Cloudy
46°
Cloudy
Hi 50° | Lo 34°

AGs Joe Foster, Martha Coakley write to Market Basket after threats to fire workers

Employees of the Storrs Street Marketbasket react to a honking car in front of the store Tuesday, July 22, 2014. Store assistant manager Robin Jarvis, in sunglasses and tie joined the group as he supports the bringing back Arthur T. Demoulas as C.E.O of the embattled company. "The right thing to do is to bring back Artie T." Jarvis said before going back to work.

Asked if was worried about getting fired over his action, he said he feels he is next to go anyway and, " I would rather see me go rather than any of my employees."

(GEOFF FORESTER Monitor staff)

Employees of the Storrs Street Marketbasket react to a honking car in front of the store Tuesday, July 22, 2014. Store assistant manager Robin Jarvis, in sunglasses and tie joined the group as he supports the bringing back Arthur T. Demoulas as C.E.O of the embattled company. "The right thing to do is to bring back Artie T." Jarvis said before going back to work. Asked if was worried about getting fired over his action, he said he feels he is next to go anyway and, " I would rather see me go rather than any of my employees." (GEOFF FORESTER Monitor staff)

A day after company representatives announced plans to replace employees protesting the ouster of the company’s beloved former CEO, local Market Basket workers say they’re not worried.

“It’s just smoke. It’s scare tactics,” said Jason Desjardins, front-end manager for Market Basket on Storrs Street in Concord.

“They underestimate how long we’re going to be able to stick it out. These scare tactics just anger the bee’s nest more every time. It’s angering the customers, and it makes us that much more resilient. This is bigger than Market Basket now. The entire nation is watching because this is about people standing up to corporate greed. . . . And we’re all in.”

The attorneys general of New Hampshire and Massachusetts are watching, they told the company’s leaders in a letter yesterday.

“Your decisions of course directly impact thousands of employees and thousands of customers in Massachusetts and New Hampshire,” wrote Attorneys General Martha Coakley and Joe Foster. “Those decisions also have serious implications for the many small businesses that supply your stores or otherwise rely on a close business relationship with Market Basket for their livelihood. Please keep all of these impacted persons in mind as you chart the course for Market Basket.”

Employees have been calling the states’ offices, concerned about their legal rights, they wrote.

Any New Hampshire worker whose employment is terminated must be paid all wages that are due within 72 hours of the discharge, according to the letter.

Co-CEOs Felicia Thornton and Jim Gooch responded with a statement saying they intend to follow all applicable laws as they attempt to get the stores “back up and running for our customers and, importantly, for the many local vendors that rely on Market Basket to make their own businesses successful.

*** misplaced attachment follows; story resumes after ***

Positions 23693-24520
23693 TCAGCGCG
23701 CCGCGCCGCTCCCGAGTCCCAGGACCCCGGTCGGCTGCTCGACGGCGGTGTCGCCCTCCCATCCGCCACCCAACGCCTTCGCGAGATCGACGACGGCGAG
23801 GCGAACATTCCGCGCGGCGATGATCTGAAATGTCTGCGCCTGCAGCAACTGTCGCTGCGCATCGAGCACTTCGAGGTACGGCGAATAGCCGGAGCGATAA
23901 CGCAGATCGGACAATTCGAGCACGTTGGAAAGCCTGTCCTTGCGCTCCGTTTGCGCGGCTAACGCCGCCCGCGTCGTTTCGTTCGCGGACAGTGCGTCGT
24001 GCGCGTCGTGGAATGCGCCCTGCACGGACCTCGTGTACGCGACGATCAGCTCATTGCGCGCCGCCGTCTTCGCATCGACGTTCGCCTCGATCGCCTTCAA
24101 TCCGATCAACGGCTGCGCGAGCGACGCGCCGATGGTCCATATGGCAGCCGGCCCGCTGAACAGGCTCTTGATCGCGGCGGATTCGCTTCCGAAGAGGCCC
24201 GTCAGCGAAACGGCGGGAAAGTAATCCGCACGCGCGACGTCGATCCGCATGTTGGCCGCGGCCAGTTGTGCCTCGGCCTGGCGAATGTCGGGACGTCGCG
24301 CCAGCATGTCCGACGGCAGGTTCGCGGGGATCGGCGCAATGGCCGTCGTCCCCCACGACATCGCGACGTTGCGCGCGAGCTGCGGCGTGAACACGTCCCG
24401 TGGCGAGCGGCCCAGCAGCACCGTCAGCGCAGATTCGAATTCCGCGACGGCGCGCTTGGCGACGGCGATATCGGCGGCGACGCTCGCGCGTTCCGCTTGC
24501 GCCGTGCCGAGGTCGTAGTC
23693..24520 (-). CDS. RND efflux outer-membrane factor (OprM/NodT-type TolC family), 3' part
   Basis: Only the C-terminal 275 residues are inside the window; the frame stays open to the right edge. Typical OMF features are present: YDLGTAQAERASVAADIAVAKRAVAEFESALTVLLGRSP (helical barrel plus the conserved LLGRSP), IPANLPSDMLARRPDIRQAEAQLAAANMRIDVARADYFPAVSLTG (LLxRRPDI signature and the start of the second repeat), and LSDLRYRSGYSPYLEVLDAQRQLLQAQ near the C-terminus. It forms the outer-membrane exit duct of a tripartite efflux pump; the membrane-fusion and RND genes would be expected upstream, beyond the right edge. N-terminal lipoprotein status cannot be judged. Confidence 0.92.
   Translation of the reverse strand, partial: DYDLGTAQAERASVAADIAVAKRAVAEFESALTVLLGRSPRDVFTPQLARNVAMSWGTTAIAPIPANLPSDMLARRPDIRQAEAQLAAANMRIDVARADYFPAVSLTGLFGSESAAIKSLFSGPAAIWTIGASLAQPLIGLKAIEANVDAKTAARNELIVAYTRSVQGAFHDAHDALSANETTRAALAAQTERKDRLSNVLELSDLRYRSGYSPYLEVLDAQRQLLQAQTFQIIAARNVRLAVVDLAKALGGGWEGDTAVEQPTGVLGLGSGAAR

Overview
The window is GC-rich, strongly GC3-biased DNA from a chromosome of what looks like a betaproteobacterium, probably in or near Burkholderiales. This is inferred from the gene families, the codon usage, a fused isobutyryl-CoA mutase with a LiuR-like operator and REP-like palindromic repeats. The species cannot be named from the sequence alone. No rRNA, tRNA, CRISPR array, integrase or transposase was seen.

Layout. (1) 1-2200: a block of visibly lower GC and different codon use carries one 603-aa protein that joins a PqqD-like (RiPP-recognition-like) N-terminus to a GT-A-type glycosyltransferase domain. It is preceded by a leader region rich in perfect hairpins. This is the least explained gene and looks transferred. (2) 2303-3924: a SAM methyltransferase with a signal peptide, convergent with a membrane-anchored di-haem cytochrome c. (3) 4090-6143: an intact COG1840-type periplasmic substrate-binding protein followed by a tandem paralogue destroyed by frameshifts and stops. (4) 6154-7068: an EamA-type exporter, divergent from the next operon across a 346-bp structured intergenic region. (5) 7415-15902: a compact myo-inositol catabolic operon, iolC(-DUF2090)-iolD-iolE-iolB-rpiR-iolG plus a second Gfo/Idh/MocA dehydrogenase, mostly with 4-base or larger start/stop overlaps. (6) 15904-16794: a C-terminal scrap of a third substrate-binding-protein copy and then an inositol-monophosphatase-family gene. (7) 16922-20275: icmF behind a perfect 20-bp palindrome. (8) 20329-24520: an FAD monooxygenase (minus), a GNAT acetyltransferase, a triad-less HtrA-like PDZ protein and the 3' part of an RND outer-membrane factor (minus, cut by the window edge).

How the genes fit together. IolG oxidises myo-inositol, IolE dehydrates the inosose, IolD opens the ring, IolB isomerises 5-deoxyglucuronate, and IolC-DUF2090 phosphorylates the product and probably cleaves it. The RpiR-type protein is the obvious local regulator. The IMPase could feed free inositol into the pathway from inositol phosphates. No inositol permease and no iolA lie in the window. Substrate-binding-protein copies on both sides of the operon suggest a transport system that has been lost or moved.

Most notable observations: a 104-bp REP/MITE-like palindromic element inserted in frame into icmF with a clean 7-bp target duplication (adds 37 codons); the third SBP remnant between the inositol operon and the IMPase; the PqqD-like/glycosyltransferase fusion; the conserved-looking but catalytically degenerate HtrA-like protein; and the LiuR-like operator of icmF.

“We have said several times that we hope sincerely that we do not discharge any employees. We want our associates back,” they wrote.

On Monday, Tuesday and Wednesday, the company is scheduled to host job fairs, the first two days will be for current employees interested in changing positions and the last day will be for outside applicants. The open positions include store directors, accountants and grocery buyers, according to an ad that ran yesterday.

Customers rallied to raise thousands of dollars – $11,000 in less than six hours, with more donations likely rolling in all night – for a response ad. A draft posted online told the company they won’t shop at the stores until ousted CEO Arthur T. Demoulas is reinstated, even if new employees are hired to stock the shelves.

Grocery buyers, truck drivers and other employees at the company’s corporate headquarters in Tewksbury, Mass., have been not working since July 21, leading to missed deliveries and empty shelves at the chain’s 71 stores across New England.

But at those stores, including two in Concord, one in Tilton and one in Warner, employees have been continuing to show up for their scheduled shifts.

“We clean, we fix things, we stock what we can, and when we run out of things to do, we have the option to clock out and stand out here,” said Jim Purple, assistant dairy manager at the Storrs Street store.

He estimated that though he’s come to work every day he’s scheduled, he has clocked out and stood in front with signs encouraging a customer boycott for more than half those hours.

“I’ll feel it next week in my paycheck, I’m sure,” he said.

Purple and Desjardins said they plan to go to the job fair Monday, to treat it like the joke they believe it is.

“I’ll be filling out an application for Arthur T. Demoulas for the position of CEO. I expect they’ll get thousands of applications like that,” Desjardins said.

Jim Netto, assistant store manager at the Fort Eddy Road location, protested out front on his lunch break. He said he won’t have any reason to go to the job fairs in Massachusetts.

“I already have a job I love,” he said. “Why would I need to go to a job fair?”

(Sarah Palermo can be reached at 369-3322 or spalermo@cmonitor.com or on Twitter @SPalermoNews.)

Legacy Comments3

Let the employees earn a paycheck, but I'm not shopping there. I stand with the Employees.

When Obama bailed out the auto industry and closed untold amounts of dealerships resulting in about 100,000 people losing their jobs, did the AG's write letters to Obama???

The people in MAss. do not need this "Talking Head" Coakley, but that of what her Economic Chief has to say: http://www.mass.gov/ago/news-and-updates/press-releases/2013/2013-05-15-langella-appointment.html Plus BTW, WHO, if ANY-body is the N.H. equivalent?

Post a Comment

You must be registered to comment on stories. Click here to register.